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Rumsfeld Calls NATO Defense Ministers Conference a Success

By John D. Banusiewicz
American Forces Press Service

BRUSSELS, Belgium, Dec. 2, 2003 – As the NATO defense ministers wrapped up their two-day conference here today, Defense Secretary Donald H. Rumsfeld termed the meetings "very successful" and said he looked forward to continued progress on the issues facing the alliance.

"We made progress on the NATO-Afghanistan relationship," he said. NATO's roles in the International Security Assistance Force in Afghanistan either have been filled or are close to being filled, the secretary said, and discussions took place on an expanded NATO role there.

Rumsfeld noted the conference's first day, Dec. 1, marked attainment of initial operational status for NATO's new biological, chemical, radiological and nuclear defense battalion, a landmark in the alliance's transformation toward comprising usable, deployable forces.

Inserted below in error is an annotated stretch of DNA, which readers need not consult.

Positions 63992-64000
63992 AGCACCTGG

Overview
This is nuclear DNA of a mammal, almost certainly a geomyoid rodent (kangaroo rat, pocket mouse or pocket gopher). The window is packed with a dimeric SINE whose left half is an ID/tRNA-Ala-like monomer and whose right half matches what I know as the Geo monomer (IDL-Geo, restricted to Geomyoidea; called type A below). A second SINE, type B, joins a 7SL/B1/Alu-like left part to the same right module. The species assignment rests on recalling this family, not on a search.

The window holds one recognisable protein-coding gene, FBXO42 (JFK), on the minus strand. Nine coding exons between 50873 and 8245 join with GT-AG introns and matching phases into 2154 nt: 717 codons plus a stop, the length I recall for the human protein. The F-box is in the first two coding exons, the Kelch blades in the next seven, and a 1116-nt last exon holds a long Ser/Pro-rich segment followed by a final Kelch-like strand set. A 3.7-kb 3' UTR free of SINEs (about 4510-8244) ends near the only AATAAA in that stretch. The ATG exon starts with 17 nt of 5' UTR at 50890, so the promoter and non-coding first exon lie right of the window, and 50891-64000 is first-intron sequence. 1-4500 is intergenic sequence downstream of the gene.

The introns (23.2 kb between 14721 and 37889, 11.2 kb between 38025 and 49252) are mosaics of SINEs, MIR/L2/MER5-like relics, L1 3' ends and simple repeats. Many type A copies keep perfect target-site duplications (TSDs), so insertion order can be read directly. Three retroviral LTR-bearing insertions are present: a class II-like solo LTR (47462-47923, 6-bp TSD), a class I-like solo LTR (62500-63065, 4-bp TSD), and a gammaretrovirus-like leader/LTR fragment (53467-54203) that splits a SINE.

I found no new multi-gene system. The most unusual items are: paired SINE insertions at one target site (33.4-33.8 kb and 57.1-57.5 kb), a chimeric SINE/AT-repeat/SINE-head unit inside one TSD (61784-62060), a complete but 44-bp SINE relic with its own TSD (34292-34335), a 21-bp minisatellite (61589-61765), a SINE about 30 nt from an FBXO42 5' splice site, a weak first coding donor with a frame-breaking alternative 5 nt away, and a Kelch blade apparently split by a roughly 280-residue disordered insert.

He called NATO's relative lack of deployable forces trained and equipped to meet 21st century threats a problem that "has to be fixed." But the secretary expressed confidence that the issue has the entire alliance's attention as the NATO summit meeting scheduled to be held in Istanbul, Turkey, in May 2004 approaches. "I'm hopeful that when we get to Istanbul, that issue will be front-and-center, among others," he said.

The conference also included what Rumsfeld termed "a lot of good discussion" on modernizing NATO's Partnership for Peace program. The partnership, which includes 30 nations, involves NATO working with the member countries to help their military forces learn to act in concert with NATO forces.

"It's a success story, without question," Rumsfeld said. "The linkage between the original NATO countries and these partnership nations is something that is good for everybody." He said today's discussions focused on updating and adapting the program to fit the 21st century.

The secretary also noted the contributions of forces from NATO nations in Iraq. Of the 19 NATO nations and the seven nations that have been invited to join the alliance, 18 have forces in Iraq, and Rumsfeld said most if not all have pledged to stay on despite recent high-profile casualties.

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